Today was our last day at Carmel Church, and there wasn’t much left to do. Our main task was to make our last jacket, which included several vertebrae and other bones. The jacket is shown above, just before adding the plaster, and the marked up version is below:
The vertebrae are outlined in red, and other bones in green, although there are several bones in this jacket I didn’t mark. The jacketing went perfectly; here it is just before we flipped it:
With that jacket out of the way, all we had left was cleaning up and removing a small apparent rib fragment in the wall behind where jacket 2 was removed. That turned out to be a 2-hour task, as the bone got bigger and bigger, and turned out to not be a rib. In fact, it was the strangest find of the entire trip:
I don’t know what this thing is! It appears to be pathological, based on the irregular shape of the big giant lump in the middle. I believe it probably sat on the midline, and may involve paired bones (the split at one end is real, not damage).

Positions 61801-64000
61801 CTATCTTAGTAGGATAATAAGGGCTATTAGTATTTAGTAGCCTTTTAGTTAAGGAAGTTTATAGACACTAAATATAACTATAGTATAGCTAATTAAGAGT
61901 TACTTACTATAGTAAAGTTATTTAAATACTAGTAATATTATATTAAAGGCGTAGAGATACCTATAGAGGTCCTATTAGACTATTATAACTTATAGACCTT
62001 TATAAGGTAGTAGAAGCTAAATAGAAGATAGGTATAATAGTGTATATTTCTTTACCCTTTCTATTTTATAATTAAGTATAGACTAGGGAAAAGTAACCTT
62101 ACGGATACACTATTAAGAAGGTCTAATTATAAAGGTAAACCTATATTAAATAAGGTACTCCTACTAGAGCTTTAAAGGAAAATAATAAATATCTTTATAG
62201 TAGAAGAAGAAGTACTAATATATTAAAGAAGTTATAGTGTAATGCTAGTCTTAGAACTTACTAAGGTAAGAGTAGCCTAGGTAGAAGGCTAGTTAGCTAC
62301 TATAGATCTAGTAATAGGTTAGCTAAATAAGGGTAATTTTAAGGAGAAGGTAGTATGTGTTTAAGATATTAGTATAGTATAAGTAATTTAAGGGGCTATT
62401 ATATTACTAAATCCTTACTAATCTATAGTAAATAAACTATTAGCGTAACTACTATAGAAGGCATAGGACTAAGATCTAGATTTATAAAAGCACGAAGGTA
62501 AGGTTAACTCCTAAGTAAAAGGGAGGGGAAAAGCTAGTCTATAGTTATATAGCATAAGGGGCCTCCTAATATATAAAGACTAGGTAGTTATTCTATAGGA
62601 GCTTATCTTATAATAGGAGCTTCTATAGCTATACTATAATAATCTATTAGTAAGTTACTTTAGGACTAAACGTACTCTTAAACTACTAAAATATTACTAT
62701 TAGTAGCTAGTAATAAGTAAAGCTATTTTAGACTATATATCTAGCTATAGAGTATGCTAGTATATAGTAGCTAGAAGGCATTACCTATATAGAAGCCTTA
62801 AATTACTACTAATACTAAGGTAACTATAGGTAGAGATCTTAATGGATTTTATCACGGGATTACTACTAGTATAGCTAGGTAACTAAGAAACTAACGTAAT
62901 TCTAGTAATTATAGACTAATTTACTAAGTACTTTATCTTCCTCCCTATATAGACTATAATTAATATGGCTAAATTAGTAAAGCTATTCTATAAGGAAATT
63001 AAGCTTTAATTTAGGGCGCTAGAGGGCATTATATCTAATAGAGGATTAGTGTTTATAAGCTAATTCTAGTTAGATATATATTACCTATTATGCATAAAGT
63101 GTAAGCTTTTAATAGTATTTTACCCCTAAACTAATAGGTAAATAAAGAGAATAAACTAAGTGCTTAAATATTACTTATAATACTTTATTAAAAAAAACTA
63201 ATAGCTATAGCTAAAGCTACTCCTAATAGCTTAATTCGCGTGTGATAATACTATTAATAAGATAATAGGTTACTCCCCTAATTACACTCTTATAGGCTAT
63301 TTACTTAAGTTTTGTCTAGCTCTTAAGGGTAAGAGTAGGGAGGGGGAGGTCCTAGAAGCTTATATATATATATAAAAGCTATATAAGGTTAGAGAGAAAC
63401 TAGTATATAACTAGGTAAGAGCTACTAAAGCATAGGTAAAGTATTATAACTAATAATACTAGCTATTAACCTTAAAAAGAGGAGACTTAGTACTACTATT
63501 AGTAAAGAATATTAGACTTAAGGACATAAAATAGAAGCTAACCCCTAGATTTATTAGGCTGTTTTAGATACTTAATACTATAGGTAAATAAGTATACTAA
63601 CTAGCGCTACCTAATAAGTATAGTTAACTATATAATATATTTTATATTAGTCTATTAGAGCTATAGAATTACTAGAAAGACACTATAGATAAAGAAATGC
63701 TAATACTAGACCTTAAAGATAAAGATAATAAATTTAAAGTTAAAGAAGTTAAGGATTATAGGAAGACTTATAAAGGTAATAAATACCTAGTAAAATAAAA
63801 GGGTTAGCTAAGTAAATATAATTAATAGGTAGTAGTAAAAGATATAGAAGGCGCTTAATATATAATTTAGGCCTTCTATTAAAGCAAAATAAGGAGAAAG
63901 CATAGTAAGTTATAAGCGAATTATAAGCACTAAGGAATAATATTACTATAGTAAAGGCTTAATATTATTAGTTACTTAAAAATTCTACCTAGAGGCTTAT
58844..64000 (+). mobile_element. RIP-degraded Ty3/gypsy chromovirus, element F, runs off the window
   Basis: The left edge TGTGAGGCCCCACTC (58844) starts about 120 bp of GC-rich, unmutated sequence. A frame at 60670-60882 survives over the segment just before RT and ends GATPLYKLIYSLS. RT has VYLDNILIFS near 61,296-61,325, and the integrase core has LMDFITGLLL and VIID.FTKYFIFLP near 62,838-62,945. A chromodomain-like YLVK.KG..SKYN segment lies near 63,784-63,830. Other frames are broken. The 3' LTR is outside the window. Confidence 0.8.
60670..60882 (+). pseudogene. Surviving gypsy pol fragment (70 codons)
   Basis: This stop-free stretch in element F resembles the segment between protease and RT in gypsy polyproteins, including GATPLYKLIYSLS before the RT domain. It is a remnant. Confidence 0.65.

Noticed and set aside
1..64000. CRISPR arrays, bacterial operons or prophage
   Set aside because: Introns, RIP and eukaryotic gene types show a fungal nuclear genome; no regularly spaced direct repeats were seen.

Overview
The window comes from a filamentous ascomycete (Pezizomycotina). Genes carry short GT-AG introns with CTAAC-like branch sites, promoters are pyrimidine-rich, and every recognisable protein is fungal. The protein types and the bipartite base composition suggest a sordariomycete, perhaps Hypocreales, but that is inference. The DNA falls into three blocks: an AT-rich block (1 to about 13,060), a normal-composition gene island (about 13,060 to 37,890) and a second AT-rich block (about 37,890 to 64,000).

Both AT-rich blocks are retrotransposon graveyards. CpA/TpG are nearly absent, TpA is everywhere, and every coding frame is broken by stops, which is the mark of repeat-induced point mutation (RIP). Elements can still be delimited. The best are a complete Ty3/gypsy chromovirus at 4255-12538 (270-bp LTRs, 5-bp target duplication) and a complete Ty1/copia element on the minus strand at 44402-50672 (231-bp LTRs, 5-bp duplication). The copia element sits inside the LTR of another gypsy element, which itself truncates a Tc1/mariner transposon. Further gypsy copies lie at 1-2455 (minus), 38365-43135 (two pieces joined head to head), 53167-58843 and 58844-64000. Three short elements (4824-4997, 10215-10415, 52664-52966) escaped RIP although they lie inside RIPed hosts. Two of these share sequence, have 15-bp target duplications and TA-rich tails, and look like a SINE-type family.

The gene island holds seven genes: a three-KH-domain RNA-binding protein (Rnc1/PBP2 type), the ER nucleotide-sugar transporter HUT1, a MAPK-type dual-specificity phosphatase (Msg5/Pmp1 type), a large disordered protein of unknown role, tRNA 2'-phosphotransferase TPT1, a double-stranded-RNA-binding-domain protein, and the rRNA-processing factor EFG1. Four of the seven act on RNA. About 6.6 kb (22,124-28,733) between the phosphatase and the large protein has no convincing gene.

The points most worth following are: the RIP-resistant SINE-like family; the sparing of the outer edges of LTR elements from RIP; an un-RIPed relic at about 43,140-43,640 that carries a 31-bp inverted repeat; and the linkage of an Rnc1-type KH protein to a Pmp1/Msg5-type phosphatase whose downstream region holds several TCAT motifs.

My best (very tentative) guess is that this is a pathological odontocete rostrum, or perhaps mandible. Gerholdt and Godfrey (2010) reported pathological odontocete rostra from the Chesapeake Group, and this reminds me a little of those. But I’m bothered by the complete absence of tooth sockets in this specimen. Whatever it is, though, it’s the first one we’ve ever found at Carmel Church, and was quite an ending to a successful 2 weeks in the field.
I’d like to once again thank Tim Rice and Jason Babcock from Martin Marietta for helping us with access to the quarry, and all our Petridish.org donors for making this excavation possible.